Bravo’s QUEER EYE FOR THE STRAIGHT GUY captured the nation’s fancy each week as five gay men known as the “The Fab Five” provided a make-over to a straight man in each of their respective expertise: fashion, food, interior design, grooming and culture.

QUEER EYE brought gay culture to the national fore by spoofing and celebrating stereotypes, and unlike other reality shows, it did so in a winning and genuine manner that developed a bond between the gay and straight men.

Its impact proved far-reaching, effectively changing the meaning of the word “queer” by bringing it into the vernacular in a positive light.

It also broke broadcast barriers as the show’s popularity encouraged NBC, Bravo’s parent company, to air the show for its more mainstream audience.

TWO TICKETS, PLEASE...TO A DOCUMENTARY

2003 marked the emergence of a new trend in exhibition in which people who go to the multiplex for entertainment have the opportunity to choose documentaries.

Old barriers between non-fiction and fiction films have fallen in part because of the narrative intensity and unique subject matters of such films as WINGED MIGRATION, SPELLBOUND and CAPTURING THE FRIEDMANS.

EMBEDDED REPORTERS IN IRAQ WAR

Television reporters who wish to cover the war in Iraq must now comply by rules provided by the United States Government.

This double edged sword provides the American public a real-time view of the war, but also threatens the purity of a news voice by requiring reporters to shape their view of the war as the government mandates they experience it.

AMERICAN FILM GIANTS PASS ON INTO THE FLICKERING LIGHT

In 2003, America said goodbye to several movie legends: Gregory Peck, Katharine Hepburn, Bob Hope, Elia Kazan, Art Carney, Stan Brackage, Donald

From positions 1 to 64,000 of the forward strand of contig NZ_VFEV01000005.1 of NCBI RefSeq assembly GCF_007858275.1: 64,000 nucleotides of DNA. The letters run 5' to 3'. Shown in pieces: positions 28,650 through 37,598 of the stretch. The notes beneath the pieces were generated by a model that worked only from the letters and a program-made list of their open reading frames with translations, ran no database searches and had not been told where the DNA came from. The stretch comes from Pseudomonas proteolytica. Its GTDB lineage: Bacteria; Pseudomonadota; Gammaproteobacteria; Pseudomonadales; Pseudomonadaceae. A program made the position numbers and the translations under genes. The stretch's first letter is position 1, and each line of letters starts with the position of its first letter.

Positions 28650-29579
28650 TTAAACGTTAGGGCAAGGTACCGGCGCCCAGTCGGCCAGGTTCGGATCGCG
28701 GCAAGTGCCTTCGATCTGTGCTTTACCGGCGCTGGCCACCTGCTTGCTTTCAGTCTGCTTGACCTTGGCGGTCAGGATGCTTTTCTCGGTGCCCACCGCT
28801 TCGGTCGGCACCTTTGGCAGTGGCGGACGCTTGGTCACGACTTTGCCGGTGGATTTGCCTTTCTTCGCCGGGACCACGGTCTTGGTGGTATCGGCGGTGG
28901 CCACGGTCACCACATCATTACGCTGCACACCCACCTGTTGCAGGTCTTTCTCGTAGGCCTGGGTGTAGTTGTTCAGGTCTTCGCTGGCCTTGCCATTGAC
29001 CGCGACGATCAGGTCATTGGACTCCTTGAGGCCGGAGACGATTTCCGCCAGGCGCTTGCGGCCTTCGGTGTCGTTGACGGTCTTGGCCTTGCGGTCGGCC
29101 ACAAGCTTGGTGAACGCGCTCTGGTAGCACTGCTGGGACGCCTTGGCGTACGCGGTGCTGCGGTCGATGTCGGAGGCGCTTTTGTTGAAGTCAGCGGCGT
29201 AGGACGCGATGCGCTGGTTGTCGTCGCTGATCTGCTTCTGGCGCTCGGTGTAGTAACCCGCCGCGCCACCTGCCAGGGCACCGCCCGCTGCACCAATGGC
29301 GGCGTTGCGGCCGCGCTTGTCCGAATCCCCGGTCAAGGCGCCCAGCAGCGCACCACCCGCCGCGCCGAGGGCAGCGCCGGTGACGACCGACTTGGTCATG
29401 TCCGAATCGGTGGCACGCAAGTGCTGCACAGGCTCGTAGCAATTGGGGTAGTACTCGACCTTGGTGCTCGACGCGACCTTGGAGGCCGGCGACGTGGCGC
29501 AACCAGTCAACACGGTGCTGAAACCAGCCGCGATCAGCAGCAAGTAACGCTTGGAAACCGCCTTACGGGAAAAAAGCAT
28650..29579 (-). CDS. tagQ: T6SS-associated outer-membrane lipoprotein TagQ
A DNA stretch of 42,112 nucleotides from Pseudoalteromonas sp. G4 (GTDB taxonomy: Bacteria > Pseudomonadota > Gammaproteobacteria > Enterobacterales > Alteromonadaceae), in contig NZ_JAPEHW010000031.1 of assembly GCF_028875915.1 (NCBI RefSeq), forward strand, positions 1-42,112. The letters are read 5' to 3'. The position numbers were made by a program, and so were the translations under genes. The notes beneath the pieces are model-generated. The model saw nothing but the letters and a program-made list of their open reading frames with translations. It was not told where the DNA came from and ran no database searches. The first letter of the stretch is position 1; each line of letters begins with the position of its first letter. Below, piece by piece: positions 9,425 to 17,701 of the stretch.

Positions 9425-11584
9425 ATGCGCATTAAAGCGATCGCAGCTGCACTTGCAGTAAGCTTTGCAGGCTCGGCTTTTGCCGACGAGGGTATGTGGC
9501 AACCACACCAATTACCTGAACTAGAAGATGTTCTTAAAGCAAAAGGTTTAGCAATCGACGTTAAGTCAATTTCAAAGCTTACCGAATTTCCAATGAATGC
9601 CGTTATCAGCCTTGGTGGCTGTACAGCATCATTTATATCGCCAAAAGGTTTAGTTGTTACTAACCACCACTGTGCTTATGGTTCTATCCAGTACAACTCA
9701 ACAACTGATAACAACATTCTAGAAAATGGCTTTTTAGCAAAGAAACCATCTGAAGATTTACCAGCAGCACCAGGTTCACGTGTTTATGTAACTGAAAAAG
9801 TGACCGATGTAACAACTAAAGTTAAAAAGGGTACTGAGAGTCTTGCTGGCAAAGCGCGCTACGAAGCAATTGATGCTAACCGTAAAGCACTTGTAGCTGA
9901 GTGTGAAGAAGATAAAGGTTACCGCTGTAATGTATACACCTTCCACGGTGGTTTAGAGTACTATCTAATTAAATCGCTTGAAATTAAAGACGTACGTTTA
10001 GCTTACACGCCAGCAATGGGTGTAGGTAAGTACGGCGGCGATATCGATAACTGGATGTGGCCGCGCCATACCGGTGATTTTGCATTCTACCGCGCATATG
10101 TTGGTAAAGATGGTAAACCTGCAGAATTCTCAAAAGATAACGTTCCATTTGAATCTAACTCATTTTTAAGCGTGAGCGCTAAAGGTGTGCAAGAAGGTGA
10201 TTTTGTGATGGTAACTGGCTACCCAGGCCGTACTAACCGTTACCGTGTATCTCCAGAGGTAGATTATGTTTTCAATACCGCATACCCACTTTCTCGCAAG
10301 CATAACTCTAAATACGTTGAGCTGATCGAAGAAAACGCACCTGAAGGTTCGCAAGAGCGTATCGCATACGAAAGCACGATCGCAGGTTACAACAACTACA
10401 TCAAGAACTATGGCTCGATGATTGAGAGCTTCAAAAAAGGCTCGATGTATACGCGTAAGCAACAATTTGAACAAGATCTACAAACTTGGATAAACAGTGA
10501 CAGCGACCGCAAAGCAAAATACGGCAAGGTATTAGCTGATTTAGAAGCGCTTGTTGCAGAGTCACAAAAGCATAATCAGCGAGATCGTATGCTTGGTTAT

O’Connor. The cumulative effect of these dimming stars is a forceful reminder that a generation has passed. It is AFI’s mission to preserve and protect their film legacies, but the institute also looks to the future to see who in time, if anyone, will take their place.

REALITY OWNS THE WATERCOOLER

Reality programming continues to capture the fascination of viewers across America. From the rise and fall of JOE MILLIONAIRE to TRISTA AND RYAN’S WEDDING, viewers are attracted to the idea of unscripted television, even though the number of writers and story editors on “reality shows” continues to increase. Interestingly, this type of programming is among the least recorded by VCRs and TiVo, suggesting that an added value to the viewer is the ability to share the experience the next day with family and friends.

DIGITAL REVOLUTION CONTINUUM

The availability and relative affordability of the tools to make movies has more filmmakers doing so in their homes and away from Hollywood.

In 2003, this trend is personified by multi-hyphenate Robert Rodriguez, who created two mainstream films from the comfort of his personal studio in Texas. The success of both ONCE UPON A TIME IN MEXICO and SPY KIDS 3-D will provide more power to people who own their tools and hopefully open the door for other voices.

ERA OF TELEVISION PASSES WITH FRED ROGERS

Known to generations of people around the world as “Mr. Rogers,” Fred McFeely Rogers passed away in 2003. Rogers’ death is emblematic of the end of an era, one where children’s television was a new tool for learning.

Mr. Rogers was a unique figure who had a one-on-one relationship with his audience, teaching children tolerance and understanding for people not like them. Rogers was also notable for the measured and mannered way he presented information to children.

Rogers served as star, writer, composer, puppeteer and producer of MISTER ROGERS’ NEIGHBORHOOD since its initial broadcast in 1968, making it the longest-running program on public television. The show’s library of nearly 900 episodes continues to be seen around the country.

WAR OF WORDS

Television provides a window on a world where an increased lack of civility in political discourse and commentary are threatening to undermine creative freedoms. People with opposing views no longer discuss and debate, but instead, destroy.

This is notable in news talk shows where commentators shout over each other to prove their point; in television programming, where a movie about former President Ronald Reagan found unfavor among a vocal group who demanded it not be aired on network television; and in the movie world, where Mel Gibson’s film THE PASSION OF THE CHRIST is being damned by many groups who have not yet seen it.

Differences of opinion should be embraced in this nation and discussion should be encouraged to explore all sides of an issue, for only then will our nation truly be able to find its voice and, ultimately, its cultural legacy.